Sunday, 24 April 2011

What They Fought For 1861-1865

I've just finished reading What They Fought For: 1861-1865 by James M. McPherson. This slender volume, a gift from my father, is a collection of three lectures presented by McPherson at Louisiana State University in 1993.

It’s an intriguing little book with a very carefully chosen title. Through a vast reading of soldier’s letters and diaries, McPherson explains why the men of both sides joined and stayed in the army. What ideals (for it was ‘ideals’ in many cases) caused them to pick up a rifle and leave their families?
There is one paragraph in particular that caught my attention that I thought I would share.
‘These men were not posturing for public consumption. They were not looking back from years later through a romantic haze of myth about the war. They were writing during the immediacy of their experience to explain and justify their beliefs to family members or friends who shared – or in some case questioned – those beliefs. And how smugly can we sneer at their expression of willingness to die for those beliefs when we know that so many of them did just that?’
As I slowly make my way through John Stewart Walker’s letters, I admit that I have once or twice rolled my eyes at what I saw as patriotic hyperbole. Not anymore.
As for the book, it’s a very good read, but hard to justify the cost versus the page count. Definitely pick it up if you see it in a used bookstore or the library.

Thursday, 21 April 2011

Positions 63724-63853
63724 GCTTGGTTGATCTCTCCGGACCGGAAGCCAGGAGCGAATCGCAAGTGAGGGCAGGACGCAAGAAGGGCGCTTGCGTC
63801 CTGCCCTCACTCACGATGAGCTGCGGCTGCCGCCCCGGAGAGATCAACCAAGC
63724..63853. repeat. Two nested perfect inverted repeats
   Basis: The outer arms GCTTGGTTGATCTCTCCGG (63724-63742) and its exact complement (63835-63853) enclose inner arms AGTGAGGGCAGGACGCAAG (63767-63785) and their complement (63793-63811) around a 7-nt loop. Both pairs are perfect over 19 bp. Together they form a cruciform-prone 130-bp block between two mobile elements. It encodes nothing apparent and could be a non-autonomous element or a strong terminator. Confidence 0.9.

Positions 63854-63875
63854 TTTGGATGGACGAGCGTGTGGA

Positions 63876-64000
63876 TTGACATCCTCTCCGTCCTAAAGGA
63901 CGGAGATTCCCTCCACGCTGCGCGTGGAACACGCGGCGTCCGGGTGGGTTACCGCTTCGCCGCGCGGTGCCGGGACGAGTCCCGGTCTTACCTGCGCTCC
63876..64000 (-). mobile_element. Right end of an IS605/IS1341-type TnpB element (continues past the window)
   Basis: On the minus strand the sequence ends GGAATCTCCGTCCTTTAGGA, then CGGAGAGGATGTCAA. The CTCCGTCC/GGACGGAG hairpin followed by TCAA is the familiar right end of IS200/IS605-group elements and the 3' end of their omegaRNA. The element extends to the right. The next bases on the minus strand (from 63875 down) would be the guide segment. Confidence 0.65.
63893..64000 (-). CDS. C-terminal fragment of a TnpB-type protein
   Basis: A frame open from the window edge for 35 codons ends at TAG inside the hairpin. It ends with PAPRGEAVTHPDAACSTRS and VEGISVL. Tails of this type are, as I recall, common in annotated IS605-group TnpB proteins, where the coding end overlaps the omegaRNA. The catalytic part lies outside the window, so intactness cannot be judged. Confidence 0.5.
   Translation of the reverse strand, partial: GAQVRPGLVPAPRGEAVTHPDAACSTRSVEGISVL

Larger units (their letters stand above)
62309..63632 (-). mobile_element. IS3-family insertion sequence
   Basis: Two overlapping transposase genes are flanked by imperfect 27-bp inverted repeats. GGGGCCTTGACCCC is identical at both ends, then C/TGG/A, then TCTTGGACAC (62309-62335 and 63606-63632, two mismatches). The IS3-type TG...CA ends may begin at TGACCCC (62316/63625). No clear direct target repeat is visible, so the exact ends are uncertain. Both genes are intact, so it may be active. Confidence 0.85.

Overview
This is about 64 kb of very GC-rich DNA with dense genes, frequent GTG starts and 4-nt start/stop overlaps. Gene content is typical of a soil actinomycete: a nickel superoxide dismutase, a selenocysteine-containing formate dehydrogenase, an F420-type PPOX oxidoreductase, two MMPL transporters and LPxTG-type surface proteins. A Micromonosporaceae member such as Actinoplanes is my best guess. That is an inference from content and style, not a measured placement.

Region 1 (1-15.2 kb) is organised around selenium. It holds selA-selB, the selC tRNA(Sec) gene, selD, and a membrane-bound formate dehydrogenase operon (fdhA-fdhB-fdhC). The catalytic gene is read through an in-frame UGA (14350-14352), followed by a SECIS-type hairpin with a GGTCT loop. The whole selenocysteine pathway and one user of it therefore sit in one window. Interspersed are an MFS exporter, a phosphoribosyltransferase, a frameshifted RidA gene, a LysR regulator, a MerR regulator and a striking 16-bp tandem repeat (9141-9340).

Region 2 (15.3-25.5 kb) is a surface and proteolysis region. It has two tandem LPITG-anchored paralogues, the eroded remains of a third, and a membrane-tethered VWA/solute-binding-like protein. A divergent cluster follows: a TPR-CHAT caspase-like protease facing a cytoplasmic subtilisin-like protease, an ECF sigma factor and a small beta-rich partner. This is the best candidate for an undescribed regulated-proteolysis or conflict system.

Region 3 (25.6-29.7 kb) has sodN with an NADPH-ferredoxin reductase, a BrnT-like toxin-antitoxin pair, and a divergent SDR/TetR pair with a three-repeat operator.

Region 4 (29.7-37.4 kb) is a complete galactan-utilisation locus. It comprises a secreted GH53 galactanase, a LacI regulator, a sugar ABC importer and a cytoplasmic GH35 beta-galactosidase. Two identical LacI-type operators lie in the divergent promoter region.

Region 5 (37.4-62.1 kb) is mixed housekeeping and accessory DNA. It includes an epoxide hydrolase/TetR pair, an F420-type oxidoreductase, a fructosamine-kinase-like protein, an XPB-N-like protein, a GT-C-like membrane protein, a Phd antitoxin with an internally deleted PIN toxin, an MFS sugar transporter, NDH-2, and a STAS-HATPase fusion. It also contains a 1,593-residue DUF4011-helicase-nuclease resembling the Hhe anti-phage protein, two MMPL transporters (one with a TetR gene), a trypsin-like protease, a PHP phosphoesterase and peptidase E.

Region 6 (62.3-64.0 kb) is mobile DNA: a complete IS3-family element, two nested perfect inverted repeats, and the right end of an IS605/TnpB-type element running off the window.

Who was John Stewart Walker?

John Stewart Walker with his younger brothers.

Thanks to his letters, I have a first-hand account of what my ancestor, John Stewart Walker, did during the Civil War. However, until lately, I knew almost nothing about his life before the war. In order to learn more, I wrote letters to various relatives and eventually got in contact with my previously unknown cousin, Jack Jones. Jack has long had an interest in our shared ancestor, and he was able to provide me with a good deal of information. Most of the below comes from his notes.

John Stewart Walker was born in Virginia in 1827. His father, David Walker, was a Scottish immigrant who had come to American to join in the family tobacco business. With the death of his father in 1845, John Stewart Walker went to live with his uncle, John Stewart, in his mansion at Brook Hill (which still stands). Soon thereafter, John enrolled in Washington College and later transferred to Harvard, where he was a member of the exclusive Porcellion Club. On John Stewart Walker’s 21st birthday, he held a massive party at the Revere House. The party proved so expensive that when his uncle received the bill, he pulled John out of school and brought him home.

J.S.W.'s tobacco award.